But overall, council members were in favor of protecting these properties for their cultural value. Mayor Pat Burt said SB9 had a carve-out for historic properties for a reason, and Palo Alto shouldn’t ignore it.

Councilman Greer Stone contrasted Palo Alto from Pasadena, which was put on notice by Attorney General Rob Bonta last week for declaring large parts of the city as “landmark districts” to get around SB9.

While Pasadena is trying a blunt tool, Palo Alto is using surgical precision, Stone said. The 130 properties that could be listed account for .9% of singe-home properties in Palo Alto.

Vice Mayor Lydia Kou, who is also a real estate agent, said people will still be able to renovate the inside of their houses, and many buyers would pay a premium for a historic home. Lait added that the outside of a historic house could be renovated as long as it follows the rules.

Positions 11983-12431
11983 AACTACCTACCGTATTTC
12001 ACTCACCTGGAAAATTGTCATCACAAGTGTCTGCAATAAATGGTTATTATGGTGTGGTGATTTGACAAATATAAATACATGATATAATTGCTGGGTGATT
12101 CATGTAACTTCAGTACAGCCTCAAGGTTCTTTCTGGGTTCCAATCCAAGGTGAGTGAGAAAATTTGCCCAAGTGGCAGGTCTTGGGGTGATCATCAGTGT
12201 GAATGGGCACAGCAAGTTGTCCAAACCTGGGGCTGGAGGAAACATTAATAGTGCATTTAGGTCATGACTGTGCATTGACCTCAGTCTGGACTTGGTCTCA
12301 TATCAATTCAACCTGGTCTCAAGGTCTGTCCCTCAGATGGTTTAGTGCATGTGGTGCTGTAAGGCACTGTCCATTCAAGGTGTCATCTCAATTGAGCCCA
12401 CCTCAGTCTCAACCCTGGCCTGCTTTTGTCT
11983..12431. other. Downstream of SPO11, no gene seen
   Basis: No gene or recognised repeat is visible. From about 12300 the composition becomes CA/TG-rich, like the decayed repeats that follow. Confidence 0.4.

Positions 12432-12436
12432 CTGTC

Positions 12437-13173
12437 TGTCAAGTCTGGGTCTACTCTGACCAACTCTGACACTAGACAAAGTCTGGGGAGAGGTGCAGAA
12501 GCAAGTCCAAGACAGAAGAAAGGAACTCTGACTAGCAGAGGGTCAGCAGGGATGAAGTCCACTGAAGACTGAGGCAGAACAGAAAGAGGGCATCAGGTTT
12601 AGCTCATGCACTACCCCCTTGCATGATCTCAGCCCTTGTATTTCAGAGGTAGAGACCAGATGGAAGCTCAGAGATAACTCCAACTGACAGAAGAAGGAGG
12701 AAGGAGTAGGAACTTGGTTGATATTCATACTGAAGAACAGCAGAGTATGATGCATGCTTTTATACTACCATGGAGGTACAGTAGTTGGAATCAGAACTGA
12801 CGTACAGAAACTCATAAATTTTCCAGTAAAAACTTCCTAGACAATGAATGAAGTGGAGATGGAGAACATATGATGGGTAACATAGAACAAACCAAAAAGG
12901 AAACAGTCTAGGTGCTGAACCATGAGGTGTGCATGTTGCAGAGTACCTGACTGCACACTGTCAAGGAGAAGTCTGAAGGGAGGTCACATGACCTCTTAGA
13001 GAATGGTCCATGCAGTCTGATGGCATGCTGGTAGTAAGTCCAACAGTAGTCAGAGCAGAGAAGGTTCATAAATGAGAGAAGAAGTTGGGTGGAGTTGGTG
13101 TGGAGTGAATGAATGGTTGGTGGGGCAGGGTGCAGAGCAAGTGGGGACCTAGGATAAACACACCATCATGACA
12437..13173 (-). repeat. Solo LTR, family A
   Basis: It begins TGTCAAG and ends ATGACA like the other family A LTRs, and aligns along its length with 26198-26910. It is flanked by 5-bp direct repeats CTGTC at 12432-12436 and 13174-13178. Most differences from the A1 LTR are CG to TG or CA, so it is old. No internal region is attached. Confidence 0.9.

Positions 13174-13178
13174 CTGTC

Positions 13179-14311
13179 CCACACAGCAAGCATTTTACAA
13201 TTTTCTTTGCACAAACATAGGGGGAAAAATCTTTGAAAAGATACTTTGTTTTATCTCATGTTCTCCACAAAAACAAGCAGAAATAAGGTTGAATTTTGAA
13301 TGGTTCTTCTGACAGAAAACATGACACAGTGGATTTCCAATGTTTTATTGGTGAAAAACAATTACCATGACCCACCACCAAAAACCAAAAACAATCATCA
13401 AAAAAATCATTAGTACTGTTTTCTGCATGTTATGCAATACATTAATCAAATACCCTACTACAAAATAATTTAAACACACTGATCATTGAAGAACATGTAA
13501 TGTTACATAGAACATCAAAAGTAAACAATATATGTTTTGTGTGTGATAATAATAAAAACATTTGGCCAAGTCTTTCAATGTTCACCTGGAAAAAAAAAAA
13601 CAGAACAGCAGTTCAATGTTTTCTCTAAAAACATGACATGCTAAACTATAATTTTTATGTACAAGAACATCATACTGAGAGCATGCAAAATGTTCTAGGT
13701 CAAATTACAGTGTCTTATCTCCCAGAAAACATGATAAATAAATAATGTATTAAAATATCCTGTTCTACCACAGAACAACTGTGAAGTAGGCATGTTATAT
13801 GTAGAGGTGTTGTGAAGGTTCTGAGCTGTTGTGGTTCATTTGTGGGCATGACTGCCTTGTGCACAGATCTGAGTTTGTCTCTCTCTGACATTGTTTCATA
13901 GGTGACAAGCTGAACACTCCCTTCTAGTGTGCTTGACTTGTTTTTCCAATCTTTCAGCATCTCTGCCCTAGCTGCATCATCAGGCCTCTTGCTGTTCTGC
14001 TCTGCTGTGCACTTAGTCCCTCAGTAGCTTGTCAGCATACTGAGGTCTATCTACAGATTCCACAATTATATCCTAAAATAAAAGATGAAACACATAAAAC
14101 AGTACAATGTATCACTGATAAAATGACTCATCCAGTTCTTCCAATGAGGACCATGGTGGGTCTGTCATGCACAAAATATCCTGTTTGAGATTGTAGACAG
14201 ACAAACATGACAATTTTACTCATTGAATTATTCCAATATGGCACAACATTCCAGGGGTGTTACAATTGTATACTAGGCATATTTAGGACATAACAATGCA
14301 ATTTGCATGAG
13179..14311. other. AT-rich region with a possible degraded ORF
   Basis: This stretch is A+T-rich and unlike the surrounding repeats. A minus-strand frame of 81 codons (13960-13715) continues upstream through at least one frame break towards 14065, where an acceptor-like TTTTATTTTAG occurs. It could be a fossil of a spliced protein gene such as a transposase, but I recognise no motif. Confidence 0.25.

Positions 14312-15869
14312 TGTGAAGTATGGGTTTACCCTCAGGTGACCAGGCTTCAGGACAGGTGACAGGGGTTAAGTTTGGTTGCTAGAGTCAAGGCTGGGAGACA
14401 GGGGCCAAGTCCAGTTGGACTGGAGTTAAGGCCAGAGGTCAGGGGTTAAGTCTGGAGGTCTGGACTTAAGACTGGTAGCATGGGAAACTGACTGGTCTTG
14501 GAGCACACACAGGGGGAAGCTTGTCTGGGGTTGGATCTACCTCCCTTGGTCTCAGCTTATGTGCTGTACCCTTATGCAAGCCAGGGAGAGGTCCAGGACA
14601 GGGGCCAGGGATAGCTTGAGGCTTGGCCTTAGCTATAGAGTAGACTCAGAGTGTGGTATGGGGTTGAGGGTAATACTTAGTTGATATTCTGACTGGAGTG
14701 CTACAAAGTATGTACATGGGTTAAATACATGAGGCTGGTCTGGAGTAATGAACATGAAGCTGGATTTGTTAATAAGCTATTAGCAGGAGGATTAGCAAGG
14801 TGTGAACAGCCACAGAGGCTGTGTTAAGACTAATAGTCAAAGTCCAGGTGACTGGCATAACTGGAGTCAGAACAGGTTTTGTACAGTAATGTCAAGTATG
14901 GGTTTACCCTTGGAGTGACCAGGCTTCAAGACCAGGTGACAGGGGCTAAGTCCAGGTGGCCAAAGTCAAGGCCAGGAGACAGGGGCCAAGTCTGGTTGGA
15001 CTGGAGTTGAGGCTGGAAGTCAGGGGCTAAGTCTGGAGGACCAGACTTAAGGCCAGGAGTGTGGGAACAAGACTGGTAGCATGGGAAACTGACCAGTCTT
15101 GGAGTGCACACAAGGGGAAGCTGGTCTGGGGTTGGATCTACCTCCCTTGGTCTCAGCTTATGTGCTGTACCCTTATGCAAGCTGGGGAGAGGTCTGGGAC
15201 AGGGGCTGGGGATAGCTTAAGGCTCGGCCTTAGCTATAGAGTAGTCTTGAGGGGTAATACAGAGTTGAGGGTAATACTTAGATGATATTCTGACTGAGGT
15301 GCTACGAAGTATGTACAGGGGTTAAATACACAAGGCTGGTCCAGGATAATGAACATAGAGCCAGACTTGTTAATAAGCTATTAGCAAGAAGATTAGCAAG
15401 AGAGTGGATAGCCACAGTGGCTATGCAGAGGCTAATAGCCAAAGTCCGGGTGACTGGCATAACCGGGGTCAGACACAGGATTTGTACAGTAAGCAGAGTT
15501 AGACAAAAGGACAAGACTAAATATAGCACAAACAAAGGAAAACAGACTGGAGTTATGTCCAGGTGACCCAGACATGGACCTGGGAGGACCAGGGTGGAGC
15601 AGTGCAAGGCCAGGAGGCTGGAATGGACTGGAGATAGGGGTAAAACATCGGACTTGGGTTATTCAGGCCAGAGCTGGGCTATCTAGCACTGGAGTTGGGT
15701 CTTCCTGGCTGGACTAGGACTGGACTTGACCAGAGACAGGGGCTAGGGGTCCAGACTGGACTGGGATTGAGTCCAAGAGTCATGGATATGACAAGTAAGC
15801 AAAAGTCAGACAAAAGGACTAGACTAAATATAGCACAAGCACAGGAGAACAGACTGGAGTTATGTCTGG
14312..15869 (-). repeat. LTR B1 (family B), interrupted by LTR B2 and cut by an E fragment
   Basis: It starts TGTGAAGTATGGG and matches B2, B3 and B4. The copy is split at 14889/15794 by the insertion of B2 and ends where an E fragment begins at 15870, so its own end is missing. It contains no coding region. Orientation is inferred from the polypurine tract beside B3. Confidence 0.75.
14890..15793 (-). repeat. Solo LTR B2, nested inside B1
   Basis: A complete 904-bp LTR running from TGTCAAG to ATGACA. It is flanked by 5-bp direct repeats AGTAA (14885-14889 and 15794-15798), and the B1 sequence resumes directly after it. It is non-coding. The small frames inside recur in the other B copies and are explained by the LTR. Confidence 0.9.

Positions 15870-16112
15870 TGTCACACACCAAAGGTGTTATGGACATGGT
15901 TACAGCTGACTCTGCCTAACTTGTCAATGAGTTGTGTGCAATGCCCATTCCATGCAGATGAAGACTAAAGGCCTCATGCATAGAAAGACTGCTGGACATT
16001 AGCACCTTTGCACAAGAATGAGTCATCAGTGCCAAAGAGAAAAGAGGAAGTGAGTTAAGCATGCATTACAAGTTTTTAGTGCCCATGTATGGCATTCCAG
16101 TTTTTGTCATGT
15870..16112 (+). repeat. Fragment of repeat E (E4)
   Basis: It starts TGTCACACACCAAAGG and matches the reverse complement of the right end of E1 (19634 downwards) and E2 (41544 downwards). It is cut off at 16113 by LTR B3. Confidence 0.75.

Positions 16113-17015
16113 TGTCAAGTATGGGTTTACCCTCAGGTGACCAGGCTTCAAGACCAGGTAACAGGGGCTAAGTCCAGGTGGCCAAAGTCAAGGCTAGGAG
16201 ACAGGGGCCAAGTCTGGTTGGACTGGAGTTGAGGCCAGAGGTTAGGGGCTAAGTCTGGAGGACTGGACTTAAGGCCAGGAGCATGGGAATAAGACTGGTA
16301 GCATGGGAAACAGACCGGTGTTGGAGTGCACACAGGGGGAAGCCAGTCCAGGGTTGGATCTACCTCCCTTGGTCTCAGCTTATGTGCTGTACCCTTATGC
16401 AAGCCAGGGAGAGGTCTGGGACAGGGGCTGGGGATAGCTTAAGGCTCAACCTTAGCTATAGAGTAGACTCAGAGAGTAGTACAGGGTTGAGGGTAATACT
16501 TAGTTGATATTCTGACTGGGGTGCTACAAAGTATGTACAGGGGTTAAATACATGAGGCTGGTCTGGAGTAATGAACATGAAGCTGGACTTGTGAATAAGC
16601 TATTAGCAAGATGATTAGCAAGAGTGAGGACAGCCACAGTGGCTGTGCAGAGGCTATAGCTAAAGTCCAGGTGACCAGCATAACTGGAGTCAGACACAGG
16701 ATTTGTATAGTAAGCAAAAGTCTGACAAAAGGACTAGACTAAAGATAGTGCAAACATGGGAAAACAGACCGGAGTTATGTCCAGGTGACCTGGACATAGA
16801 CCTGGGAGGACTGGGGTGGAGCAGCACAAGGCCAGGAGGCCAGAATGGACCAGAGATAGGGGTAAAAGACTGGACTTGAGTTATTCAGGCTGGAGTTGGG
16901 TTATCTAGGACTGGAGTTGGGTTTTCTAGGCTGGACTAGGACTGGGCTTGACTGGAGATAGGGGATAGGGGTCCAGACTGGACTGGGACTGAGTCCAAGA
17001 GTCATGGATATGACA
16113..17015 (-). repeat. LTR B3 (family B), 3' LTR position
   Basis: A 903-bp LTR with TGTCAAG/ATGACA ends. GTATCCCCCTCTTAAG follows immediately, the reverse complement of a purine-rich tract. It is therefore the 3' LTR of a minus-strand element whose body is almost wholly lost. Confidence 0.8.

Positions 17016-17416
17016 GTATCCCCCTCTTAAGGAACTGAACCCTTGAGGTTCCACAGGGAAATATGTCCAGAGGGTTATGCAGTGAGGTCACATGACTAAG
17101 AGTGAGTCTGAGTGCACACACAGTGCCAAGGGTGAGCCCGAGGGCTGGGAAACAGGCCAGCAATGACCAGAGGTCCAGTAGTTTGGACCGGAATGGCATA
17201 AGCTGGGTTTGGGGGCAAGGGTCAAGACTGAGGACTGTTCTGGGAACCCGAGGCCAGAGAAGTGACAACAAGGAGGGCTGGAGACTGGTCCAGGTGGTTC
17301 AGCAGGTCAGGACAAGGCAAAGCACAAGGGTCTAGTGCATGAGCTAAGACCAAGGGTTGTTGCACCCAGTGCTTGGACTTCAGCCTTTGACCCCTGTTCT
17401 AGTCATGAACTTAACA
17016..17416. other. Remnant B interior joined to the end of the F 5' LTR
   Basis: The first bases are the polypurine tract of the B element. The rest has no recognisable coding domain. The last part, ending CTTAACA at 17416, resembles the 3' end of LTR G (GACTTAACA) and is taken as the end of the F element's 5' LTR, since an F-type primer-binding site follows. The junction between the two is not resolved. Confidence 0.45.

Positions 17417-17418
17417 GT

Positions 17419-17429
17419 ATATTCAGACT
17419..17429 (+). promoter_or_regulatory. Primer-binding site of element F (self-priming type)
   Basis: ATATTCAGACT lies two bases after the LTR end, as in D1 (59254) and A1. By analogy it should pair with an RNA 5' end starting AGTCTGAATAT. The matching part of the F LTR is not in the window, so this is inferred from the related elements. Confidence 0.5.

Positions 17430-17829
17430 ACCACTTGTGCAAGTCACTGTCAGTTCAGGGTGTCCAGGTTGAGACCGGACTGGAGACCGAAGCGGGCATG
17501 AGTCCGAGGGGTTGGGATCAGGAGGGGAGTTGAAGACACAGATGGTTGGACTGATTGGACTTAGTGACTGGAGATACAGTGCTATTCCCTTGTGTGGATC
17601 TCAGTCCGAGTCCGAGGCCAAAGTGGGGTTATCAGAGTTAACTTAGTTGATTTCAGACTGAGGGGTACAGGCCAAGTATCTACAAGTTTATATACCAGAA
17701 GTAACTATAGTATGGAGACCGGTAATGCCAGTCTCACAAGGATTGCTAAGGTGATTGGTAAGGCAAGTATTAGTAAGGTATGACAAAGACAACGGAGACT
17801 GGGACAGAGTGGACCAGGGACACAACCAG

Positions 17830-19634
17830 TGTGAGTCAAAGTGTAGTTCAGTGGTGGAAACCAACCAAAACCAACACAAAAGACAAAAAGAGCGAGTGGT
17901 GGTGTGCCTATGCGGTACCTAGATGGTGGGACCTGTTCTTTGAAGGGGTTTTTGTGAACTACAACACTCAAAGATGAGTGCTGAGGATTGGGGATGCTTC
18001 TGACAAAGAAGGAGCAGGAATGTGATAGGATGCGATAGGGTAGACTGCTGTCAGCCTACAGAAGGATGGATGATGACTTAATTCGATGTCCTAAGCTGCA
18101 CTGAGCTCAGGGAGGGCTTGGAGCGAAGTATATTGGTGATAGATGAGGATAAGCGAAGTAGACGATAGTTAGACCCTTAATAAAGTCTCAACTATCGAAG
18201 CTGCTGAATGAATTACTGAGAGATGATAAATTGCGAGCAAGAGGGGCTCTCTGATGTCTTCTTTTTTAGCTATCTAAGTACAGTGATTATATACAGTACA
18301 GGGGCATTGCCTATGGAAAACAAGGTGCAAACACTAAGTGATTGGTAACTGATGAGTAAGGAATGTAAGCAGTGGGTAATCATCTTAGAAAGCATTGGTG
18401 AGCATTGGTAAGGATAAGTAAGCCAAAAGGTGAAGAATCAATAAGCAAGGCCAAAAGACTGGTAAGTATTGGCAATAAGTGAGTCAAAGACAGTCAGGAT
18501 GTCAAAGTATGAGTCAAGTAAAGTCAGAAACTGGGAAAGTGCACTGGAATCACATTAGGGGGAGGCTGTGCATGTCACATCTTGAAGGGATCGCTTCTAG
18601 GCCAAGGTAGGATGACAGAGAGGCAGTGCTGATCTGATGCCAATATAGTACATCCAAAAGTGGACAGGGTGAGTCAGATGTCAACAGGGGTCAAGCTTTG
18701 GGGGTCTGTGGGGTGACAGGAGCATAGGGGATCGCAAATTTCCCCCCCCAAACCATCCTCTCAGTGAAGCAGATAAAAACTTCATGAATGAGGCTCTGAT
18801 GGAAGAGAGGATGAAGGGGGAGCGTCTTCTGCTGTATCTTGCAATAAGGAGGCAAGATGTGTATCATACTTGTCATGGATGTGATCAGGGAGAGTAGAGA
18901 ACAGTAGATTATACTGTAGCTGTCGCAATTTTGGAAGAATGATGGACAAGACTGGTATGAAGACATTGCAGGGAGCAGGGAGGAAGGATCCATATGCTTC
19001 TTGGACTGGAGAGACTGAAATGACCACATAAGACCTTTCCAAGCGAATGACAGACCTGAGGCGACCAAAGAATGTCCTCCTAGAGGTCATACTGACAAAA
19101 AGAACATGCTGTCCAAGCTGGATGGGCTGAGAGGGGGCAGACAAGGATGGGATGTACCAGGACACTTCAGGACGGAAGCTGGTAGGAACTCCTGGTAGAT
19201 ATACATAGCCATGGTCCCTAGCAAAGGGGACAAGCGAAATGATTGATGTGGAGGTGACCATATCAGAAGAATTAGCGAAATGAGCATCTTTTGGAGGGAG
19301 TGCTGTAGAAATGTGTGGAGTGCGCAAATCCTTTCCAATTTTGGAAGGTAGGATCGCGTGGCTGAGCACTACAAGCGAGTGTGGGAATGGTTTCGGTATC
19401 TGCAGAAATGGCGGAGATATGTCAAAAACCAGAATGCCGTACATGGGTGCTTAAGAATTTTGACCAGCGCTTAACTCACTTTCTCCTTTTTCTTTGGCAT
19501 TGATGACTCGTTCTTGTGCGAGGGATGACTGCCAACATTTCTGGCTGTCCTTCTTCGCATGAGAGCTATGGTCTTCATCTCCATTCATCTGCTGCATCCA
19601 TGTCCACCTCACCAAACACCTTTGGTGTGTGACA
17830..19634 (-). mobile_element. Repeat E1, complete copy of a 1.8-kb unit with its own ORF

Before the discussion, a few public speakers asked council not to move forward. Resident Liz Gardner said she worked with her landlord to apply for double-paned windows at her historic house, and the application was rejected by the city because the home was historic. The city lost out on a sustainable project, she said.


  1. This is a thinly disguised effort to defeat SB9. Palo Alto can anticipate years of expensive litigation that they are likely to lose. You can expect that the comments now being made by officials will be offered as evidence of the city’s actual intentions.